There are always a few students in my courses each term who come to me at some point during the term unhappy with their progress. Invariably they ask me for tips on how they can succeed in the course. Towards the end of one particular term, when it seemed like I was fielding the question more and more often, I had the crazy idea to turn the question around and ask the students for their ideas. So I posed the following question on the intro course evaluation*:
What is one piece of advice you would give to someone taking this course in the future on how to succeed in the course?
I also indicated that I’d like to share their advice with future students, and to let me know if they were not comfortable with that. (Most gave me permission to use their advice.)
Some of it was the advice I typically give to students—read the text, try the problems, seek out the lab assistants, read next to the computer so you can try things out. Some of it indicated a desire for better study habits—“start the assignments early!”, “start studying for the quizzes earlier”. Some of it indicated issues with the course structure or with particular assignments—alluding to instructions that were too vague, or assignments that took too long, and how to cope with those. And some of it indicated things—concepts, skills, life lessons—that the students were particularly proud to have mastered as a result of the course.
It was these last two areas that threw me. From this simple question, I could tell at a glance exactly what the students struggled with, whether conceptually or skills-wise or study habits-wise. I could tell what made them proud and in what areas they felt they’d grown the most.
Sometimes, I discovered, it was easier for them to indicate how the course worked for them if I asked them indirectly.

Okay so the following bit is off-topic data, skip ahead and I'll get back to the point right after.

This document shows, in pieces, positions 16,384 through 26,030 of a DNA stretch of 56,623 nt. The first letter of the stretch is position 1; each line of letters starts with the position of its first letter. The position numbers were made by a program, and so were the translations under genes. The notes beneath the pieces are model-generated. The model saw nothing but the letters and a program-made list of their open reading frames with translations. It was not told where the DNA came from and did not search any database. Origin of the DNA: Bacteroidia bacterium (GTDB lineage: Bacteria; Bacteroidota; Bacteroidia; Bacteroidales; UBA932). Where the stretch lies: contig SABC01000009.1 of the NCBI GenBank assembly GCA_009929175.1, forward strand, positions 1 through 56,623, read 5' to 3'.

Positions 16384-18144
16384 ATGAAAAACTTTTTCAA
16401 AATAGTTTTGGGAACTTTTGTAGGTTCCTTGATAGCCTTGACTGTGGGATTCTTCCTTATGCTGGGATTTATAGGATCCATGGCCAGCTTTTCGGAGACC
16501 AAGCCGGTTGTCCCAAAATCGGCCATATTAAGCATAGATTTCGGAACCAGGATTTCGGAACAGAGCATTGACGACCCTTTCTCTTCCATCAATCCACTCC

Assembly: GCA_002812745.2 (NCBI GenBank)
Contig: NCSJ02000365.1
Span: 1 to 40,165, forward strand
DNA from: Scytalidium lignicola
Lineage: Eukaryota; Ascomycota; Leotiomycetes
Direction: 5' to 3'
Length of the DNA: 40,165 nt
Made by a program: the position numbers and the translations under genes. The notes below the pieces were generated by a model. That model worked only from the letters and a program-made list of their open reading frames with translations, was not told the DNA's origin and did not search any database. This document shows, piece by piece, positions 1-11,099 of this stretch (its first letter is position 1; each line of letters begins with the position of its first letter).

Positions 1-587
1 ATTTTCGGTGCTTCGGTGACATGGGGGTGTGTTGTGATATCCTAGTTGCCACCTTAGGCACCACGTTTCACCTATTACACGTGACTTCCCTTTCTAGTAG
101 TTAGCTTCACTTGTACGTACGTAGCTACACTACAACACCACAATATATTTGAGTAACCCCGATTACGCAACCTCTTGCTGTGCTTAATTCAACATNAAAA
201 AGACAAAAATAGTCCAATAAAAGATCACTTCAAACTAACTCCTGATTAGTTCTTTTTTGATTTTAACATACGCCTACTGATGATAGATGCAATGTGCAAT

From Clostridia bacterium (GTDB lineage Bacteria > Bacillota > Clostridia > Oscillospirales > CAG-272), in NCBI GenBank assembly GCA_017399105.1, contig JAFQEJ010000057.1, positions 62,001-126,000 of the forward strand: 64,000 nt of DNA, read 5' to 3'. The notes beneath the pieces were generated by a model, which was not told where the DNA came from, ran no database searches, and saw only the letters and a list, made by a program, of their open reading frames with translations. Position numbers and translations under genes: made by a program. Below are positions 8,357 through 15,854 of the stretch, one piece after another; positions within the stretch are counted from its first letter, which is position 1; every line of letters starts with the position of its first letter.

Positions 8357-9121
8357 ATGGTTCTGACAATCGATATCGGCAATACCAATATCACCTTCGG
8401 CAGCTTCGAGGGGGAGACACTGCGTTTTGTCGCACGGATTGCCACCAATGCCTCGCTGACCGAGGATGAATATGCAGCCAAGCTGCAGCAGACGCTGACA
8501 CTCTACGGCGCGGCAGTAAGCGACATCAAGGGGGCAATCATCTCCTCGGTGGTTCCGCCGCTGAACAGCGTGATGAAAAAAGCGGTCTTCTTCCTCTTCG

I’ve used this question in every single course since then, from intros to upper-level courses, and it is hands-down the most useful question on the evaluation for me. Sometimes the answers make me laugh. Always, the answers make me think. When I take my end-of-term notes and file them away with the course files until the next time I teach the course, it’s from this question that I take the most notes. I also, as
threatened promised, do include the advice on future syllabi, so that students at the start of the term can get a better sense of what they’re in for, what are the potential sticky points and trouble spots, and most importantly, what rewards potentially await them at the end.
(Plus, for some reason they’re more likely to follow a peer’s advice to “try the problems in the text” than they are to listen to me say the same thing. Peer mentoring is powerful, even when it’s done via a few lines on a course syllabus as a voice from the past.)
What course evaluation questions have you found most useful, whether as an instructor (or, on the other side of the desk, as a student, to help you process and reflect on your own course learning)?
* Here are Carleton, we are fortunate (or cursed, depending on your mindset and where you are in the tenure stream) to have no official, formal course evaluation forms. Course evaluations are entirely optional and, if used, must be developed, administered, and processed by the instructor. No one other than the instructor sees them (unless, of course, you share them with others, which I found immensely valuable pre-tenure).